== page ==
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Annoyance on my back

Often after school, Emmett comes downstairs to my home-office and sits on the back of my chair. He climbs up and wedges himself between my back and the back of the chair. This forces me to the front of the chair. It is not very comfortable. He is eleven and physically too big for this.

However, most days, I swell with joy that my son still wants to be close to me. He wants to be near me, to touch me. I love it.

But there are days, and then there are days.

There are days when I loathe the sight of him coming into my office and I sniffle myself from barking shaming words to him about personal space and manners.

He is doing the same thing; nothing is different!

The only difference is what’s between my ears and what I am making sense of in the world.

The only thing that’s different is my perspective.

If I am in a fine-to-good mood, I will let him be on my back.

But if I am not in a fine-to-good mood, I want to lash out at him when he assaults my personal space.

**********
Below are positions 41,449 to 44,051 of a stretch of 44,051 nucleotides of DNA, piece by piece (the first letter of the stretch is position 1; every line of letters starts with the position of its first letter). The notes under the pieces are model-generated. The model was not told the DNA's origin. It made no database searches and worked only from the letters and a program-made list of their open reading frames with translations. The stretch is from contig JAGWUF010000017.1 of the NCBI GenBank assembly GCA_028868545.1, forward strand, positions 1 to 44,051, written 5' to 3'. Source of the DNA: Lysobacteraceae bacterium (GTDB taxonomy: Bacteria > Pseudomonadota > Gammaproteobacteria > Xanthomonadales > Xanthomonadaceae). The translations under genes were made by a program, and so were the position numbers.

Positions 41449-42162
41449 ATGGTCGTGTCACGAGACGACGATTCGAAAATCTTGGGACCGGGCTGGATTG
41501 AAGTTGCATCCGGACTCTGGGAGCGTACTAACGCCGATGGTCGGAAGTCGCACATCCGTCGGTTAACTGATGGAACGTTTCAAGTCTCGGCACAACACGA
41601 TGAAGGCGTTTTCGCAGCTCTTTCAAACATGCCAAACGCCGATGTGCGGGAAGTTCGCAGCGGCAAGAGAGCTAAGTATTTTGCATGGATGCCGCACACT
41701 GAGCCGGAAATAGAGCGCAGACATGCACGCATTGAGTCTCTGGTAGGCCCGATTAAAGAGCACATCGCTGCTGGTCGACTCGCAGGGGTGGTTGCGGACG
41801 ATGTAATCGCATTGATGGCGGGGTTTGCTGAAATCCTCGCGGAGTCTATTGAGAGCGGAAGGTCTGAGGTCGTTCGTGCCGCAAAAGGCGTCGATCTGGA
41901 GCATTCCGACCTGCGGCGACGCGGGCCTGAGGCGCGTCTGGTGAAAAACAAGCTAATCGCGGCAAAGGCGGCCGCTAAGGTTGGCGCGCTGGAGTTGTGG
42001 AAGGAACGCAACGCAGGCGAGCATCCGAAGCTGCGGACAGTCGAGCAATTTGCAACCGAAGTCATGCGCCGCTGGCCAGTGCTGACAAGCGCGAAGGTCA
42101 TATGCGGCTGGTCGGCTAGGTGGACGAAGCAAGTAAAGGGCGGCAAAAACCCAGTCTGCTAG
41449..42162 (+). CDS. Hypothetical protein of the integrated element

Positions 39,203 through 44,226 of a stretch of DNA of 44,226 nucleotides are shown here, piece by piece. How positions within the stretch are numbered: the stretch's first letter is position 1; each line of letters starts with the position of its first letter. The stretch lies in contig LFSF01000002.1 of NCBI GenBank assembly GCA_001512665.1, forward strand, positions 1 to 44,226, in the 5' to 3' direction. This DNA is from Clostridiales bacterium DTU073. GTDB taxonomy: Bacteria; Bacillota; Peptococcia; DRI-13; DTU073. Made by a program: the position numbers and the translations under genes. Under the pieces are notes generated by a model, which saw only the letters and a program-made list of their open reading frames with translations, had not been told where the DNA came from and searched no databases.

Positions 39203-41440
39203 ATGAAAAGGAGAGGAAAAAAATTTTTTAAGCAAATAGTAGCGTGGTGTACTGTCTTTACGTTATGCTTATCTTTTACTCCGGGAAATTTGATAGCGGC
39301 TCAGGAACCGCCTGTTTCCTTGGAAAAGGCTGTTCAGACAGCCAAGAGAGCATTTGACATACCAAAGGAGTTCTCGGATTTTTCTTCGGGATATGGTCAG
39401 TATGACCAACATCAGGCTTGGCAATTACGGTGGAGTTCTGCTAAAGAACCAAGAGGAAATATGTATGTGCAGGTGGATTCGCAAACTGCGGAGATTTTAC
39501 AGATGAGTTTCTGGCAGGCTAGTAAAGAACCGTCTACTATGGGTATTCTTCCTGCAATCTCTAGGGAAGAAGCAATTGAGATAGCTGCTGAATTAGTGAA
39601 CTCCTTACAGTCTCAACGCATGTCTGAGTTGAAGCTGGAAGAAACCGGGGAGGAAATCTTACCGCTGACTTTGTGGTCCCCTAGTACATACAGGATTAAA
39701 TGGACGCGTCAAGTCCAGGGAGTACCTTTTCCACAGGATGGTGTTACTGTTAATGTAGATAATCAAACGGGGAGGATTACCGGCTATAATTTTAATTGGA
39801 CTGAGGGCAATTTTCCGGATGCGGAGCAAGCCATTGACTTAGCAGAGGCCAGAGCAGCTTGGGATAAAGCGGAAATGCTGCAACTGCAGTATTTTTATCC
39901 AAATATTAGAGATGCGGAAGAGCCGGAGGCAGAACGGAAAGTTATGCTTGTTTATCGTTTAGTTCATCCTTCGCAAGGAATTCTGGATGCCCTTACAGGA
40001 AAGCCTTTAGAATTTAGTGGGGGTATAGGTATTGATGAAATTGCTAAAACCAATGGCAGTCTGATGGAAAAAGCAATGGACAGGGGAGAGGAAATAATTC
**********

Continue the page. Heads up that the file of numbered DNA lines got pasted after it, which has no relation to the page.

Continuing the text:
This brings us back to this quote – a favorite of all time – attributed to Irving Becker:

“If you dislike someone, the way they hold their spoon will offend you. But if you like them, they could drop a plate of food in your lap and you wouldn’t mind.”

If and when I get annoyed at other people, it’s more about me and my mindset than about them and what they’re doing.

If I like you, and if I’m in a good mood, it’s all gravy.

But if I’m not in a good mood or I’ve decided I don’t like you, you will upset me.

We have (some) control over how we perceive the world.

 

Think about this with regard to the anger you feel in your own life.

 

I often teach this to couples getting married.

I ask them to list two irksome or irritating things their partner does.

Common examples include:

  • leaving milk on the counter
  • not capping the toothpaste tube
  • giving unwanted driving advice

We talk about the power of perspective and how any of these things, when they are in a good mood, might even be endearing.

Wisdom is knowing the difference between what we can and cannot change.

And, while we can ask our children and partners to change, it’s much more effective for us to change what we can – our patience, compassion, and love.

The more patience, compassion, and love I have in my life, the more easily I roll with the proverbial monkeys on my back.

I’m not saying that we should be always able to make a molehill out of a mountain. Sometimes we can’t. Everything’s not always fine. I’m saying that we have the power within us to get annoyed less often.

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